I met an antique salesman in Notting Hill, who tried to charge me pounds 45 for a book ...

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The Independent Online
For a long time I lived in Notting Hill near Portobello Road, and discovered what many weekend visitors never discover - that the life of Portobello Road is not limited to the Saturday antiques market. There is an active fruit and veg market all week long. There are many specialist shops, selling jazz records or bicycles. And quite a few of the antique shops stay open during the week as well.

It was in one of these that I spotted a novel I wanted to buy. It's unusual to find books in antique shops, but this particular one had a large bookcase full of them. Maybe the man had initially bought the bookcase then started filling the case with books; maybe he had bought some furniture at an auction and the books had come with it; whatever the reason, he had a case full of books and one of them was the novel I wanted to buy. I can't remember what it was called. It was one of those obscure Victorian novels by female authors called "Mrs" on the spine, and the only reason I wanted to buy it was that, attracted by its handsome leather binding, I had dipped into it and found it quite amusing.

The price was not decipherable, being written in that antique trade shorthand which allows the seller to utter any price he wishes. The price the owner uttered was pounds 45.

"pounds 45!" I spluttered. "It's hardly worth pounds 10. This woman is a forgotten author. This novel is a forgotten novel. Nobody would want to buy this."

"I'm pricing it for the binding," he said. "Don't care about the book. Might be The Good Hotel Guide 1886, for all I care."

"Well, I'm making you an offer for the reading matter," I said. "I'll give you pounds 20."

"pounds 45."

"pounds 20."

The fact that the man didn't even come down a bit indicated that he didn't like the look of me and didn't want his book to fall into the hands of someone who was going to soil the pages with his eyes, so I departed. What the man didn't know was that I lived just around the corner, so every time I went that way to get fruit and veg, or my bike mended, or a specialist jazz record, I used to pop in to the bookshop to look at the book, by which I mean read it. There is no law against reading a book in a bookshop. It's just time-consuming, that's all. My daughter used to work in the Travel Bookshop just down the road, and she said it was not uncommon for people to come in with pen and paper to plan their holidays, getting down all the guide books, copying out the relevant data, and leaving without a word of thanks ...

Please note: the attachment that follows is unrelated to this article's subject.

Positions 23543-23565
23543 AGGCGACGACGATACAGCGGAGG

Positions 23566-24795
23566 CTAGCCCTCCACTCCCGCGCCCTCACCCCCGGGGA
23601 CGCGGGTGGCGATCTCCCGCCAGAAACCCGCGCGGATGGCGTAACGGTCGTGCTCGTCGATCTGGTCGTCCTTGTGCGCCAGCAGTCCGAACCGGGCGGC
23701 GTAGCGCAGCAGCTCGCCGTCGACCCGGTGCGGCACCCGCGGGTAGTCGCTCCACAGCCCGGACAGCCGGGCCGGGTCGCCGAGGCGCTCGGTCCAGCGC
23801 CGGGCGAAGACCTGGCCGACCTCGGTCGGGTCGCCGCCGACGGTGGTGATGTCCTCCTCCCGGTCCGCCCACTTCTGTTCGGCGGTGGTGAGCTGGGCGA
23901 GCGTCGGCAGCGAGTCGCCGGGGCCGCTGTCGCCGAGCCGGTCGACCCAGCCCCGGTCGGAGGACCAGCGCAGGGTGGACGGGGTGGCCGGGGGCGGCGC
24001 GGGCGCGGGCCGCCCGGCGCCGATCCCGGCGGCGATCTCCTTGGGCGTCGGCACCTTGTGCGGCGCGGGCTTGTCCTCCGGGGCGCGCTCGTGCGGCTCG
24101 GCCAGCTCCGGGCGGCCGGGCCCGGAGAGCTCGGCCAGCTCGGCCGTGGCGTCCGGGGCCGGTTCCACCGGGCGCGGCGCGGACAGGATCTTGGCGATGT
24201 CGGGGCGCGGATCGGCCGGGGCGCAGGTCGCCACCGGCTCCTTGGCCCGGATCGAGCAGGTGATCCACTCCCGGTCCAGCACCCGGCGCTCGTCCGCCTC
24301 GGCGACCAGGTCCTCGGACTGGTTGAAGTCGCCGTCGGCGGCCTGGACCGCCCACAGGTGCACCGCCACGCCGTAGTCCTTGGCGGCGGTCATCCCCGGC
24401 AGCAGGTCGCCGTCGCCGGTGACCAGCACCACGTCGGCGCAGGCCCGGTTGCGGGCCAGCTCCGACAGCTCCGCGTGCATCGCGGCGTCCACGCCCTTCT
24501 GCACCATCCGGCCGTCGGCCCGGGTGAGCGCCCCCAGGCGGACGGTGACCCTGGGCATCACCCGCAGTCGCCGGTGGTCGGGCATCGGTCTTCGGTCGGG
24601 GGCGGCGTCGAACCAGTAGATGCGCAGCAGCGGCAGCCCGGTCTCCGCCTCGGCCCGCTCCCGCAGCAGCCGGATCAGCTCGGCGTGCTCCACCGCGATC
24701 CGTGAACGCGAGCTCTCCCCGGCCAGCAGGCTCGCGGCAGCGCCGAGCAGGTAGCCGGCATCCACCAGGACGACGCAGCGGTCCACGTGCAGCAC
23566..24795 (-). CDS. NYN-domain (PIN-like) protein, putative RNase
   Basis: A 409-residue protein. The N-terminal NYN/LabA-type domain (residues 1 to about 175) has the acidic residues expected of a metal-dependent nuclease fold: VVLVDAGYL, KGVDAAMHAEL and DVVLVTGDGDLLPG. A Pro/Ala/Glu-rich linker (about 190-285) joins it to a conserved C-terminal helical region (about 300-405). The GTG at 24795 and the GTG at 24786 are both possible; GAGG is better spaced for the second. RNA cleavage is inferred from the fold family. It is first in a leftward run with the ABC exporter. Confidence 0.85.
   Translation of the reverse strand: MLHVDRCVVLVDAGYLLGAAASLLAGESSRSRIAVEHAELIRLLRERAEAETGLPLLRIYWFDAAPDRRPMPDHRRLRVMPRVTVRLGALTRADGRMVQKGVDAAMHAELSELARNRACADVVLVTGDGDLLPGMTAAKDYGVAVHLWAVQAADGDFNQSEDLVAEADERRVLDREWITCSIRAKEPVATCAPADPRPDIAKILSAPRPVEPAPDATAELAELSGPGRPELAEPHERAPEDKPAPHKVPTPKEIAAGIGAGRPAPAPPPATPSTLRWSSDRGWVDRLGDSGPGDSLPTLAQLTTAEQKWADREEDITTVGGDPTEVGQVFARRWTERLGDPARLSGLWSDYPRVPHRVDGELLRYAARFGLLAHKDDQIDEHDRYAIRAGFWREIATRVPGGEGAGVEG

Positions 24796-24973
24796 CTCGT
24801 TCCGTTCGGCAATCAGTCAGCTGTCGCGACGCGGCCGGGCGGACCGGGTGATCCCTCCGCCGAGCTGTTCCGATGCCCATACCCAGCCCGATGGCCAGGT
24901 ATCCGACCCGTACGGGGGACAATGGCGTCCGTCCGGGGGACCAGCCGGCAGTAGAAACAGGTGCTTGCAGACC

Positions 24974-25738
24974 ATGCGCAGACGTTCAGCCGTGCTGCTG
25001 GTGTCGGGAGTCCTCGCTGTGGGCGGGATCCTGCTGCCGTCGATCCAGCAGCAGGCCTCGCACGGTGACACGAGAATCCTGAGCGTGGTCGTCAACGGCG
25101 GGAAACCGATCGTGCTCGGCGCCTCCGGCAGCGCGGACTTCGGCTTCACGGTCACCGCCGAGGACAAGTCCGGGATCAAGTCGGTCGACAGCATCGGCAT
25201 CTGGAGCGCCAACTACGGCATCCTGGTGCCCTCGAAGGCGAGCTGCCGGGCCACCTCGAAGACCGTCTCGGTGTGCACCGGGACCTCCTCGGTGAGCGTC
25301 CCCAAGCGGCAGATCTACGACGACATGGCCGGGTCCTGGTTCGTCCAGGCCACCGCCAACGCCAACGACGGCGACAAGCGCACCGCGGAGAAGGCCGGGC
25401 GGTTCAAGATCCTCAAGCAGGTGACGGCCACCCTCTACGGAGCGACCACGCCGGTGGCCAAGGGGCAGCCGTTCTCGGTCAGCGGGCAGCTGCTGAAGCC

By reading a few pages at a time I gradually got well into the book, which was not nearly as bad as it might have been, and it got to the stage where I could not always remember where I had read to, so I actually left a bus ticket in the book as a book mark. I don't think I have ever done this before or since, but you must remember that I was doing this as much in protest against the exorbitant price as in order to read the book.

The process of reading was accompanied by haggling as well. Every time I went in and read a chunk, I would say, "How much is this?" and he would tell me the price. The price started to change. He came down to pounds 40, then pounds 35. My offer, however, did not rise to meet his in the time-honoured way of haggling. I thought I had started too high at pounds 20, so I started putting my offer down as well, and we got to a stage where he was asking pounds 30 and I was down to pounds 12.

I think this was the point at which he started his guerrilla warfare. It wasn't very serious. He merely started moving the book around to different places so that I couldn't find it. This was hopeless, as there was only the one bookcase in the shop. Then he started moving my bookmark around in the book, sometimes trying to kid me that I had only read 50 pages, sometimes trying to convince me that I was nearly at the end. I never got upset by this. I merely flipped through the book until I found the right spot, and started using a secondary bookmark, a tiny toothpick, which he never spotted. He kept on moving the bus ticket around, while I went straight to my toothpick.

Came the day when I finally finished the book, at which point you might think that I would call off my visits. Not at all. I had come to enjoy my little invasions so much, and the half-hearted haggling, that I still called in to look at the book and to shift the bookmark around. By the time the notice appeared in the shop window "Closing Down Sale - Everything Must Go" I had got him down to pounds 20, and was offering pounds 5.

"You're moving?" I said.

"Going out of town," he replied tersely. Tersely was how we always conversed.

"You never did sell that binding," I said. "Pity you couldn't find a taker."

He took it down and looked at it. Then, with great pain, he spoke.

"You can have it for a fiver."

I took it from his hands and stroked the pages. The book for which I had been prepared to pay pounds 20 - now mine for a fiver!

"No, thanks," I said. "I've already read it."